Aldridge's Hornpipe (1)

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ALDRIGE'S HORNPIPE [1]. Emmerson (Rantin' Pipe and Tremblin' String, 1971) explains that toward the end of the 18th century a genre of tunes gained popularity as vehicles for stage hornpipes "performed by the numerous ent'racte dancers then so much in fashion." The name of the hornpipe derives in all probability from the dancer for whom it was composed, Robert Aldridge (b.c. 1738-1793), whom Chambers describes as 'a famous pantomimist and dancing master'. A doggerel poem in Gentleman's Magazine (January, 1772) describes him as "a dancer of ease." The Irish-born Aldridge was a familiar performer in the theaters of London and Dublin in the 1760's and 1770's, and removed to Edinburgh after the 1780-81 season at Covent Garden. He was engaged by Jackson in Edinburgh as a stage dancer and dancing master, and in that city he is recorded to have founded the Boar Club with the elder Schetky (it was one of the popular gentlemen's clubs, where porcine terminology and nicknames were used in honor of the landlord, Mr. Hogg). Aldridge died in Edinburgh in 1793. Fiddler-composer and bandleader Alexander "King" McGlashan's Collection of Scots Measures, Hornpipes, Jigs, Allemands, etc (1781) includes several pieces marked "as danced by Aldridge."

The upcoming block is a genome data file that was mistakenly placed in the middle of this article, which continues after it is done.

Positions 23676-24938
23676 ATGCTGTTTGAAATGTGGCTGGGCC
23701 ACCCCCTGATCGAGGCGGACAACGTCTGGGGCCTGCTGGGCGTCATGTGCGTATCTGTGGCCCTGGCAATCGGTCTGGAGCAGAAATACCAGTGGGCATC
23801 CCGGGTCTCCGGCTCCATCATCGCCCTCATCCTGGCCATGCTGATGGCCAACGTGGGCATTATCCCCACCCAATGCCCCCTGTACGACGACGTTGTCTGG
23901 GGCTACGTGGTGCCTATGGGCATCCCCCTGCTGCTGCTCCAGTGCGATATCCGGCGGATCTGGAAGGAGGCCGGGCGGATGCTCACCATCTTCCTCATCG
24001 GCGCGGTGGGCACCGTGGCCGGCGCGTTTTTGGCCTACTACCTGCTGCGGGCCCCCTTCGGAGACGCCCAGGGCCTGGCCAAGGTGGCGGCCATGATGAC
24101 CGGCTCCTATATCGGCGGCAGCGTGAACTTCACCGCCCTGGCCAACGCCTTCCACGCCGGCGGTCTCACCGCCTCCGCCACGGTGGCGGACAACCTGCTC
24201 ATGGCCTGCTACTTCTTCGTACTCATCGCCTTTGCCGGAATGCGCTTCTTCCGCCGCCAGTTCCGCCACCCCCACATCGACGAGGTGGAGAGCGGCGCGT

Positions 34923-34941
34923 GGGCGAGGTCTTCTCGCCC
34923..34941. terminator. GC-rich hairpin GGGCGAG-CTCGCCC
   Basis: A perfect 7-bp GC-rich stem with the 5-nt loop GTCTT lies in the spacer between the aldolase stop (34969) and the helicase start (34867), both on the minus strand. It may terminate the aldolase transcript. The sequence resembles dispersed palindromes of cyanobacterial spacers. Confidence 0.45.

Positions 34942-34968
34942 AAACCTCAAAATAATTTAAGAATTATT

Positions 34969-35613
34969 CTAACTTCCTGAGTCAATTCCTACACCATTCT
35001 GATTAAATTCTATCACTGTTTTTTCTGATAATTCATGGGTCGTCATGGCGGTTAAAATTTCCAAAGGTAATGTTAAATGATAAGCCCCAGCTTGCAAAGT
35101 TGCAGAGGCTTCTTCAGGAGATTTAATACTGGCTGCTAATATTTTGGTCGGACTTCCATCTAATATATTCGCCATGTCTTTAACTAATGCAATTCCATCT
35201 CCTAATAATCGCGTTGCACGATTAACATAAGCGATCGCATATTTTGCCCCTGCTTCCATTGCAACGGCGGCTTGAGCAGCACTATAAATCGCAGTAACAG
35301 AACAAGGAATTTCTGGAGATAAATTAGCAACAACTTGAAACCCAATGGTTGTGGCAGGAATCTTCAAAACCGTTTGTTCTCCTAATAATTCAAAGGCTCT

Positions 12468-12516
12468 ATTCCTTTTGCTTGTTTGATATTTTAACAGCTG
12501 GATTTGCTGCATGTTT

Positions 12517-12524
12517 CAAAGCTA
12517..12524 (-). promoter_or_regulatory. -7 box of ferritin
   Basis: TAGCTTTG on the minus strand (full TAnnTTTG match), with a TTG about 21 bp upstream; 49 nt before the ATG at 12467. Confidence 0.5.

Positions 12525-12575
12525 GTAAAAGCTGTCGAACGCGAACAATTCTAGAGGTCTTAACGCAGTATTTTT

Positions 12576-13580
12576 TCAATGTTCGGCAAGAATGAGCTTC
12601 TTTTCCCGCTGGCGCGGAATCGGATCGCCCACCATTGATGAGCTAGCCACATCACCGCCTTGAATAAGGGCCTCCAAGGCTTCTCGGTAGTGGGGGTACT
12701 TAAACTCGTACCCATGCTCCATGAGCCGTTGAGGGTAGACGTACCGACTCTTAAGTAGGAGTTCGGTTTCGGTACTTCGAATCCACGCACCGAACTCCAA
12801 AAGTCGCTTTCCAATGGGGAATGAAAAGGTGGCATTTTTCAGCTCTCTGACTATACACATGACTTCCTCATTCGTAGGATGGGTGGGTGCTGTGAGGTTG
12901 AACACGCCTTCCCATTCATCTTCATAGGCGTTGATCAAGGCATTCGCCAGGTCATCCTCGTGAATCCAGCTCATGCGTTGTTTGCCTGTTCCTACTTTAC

Source for notated version:

Printed sources: Cole (1000 Fiddle Tunes), 1940; p. 86. Emmerson (Rantin' Pipe and Tremblin' String), 1971; No. 85, p. 163. Kerr (Merry Melodies, vol. 2), c. 1880's; No. 344, p. 38. Ryan's Mammoth Collection, 1883; p. 120. Stewart-Robertson (The Athole Collection), 1884.

Recorded sources:




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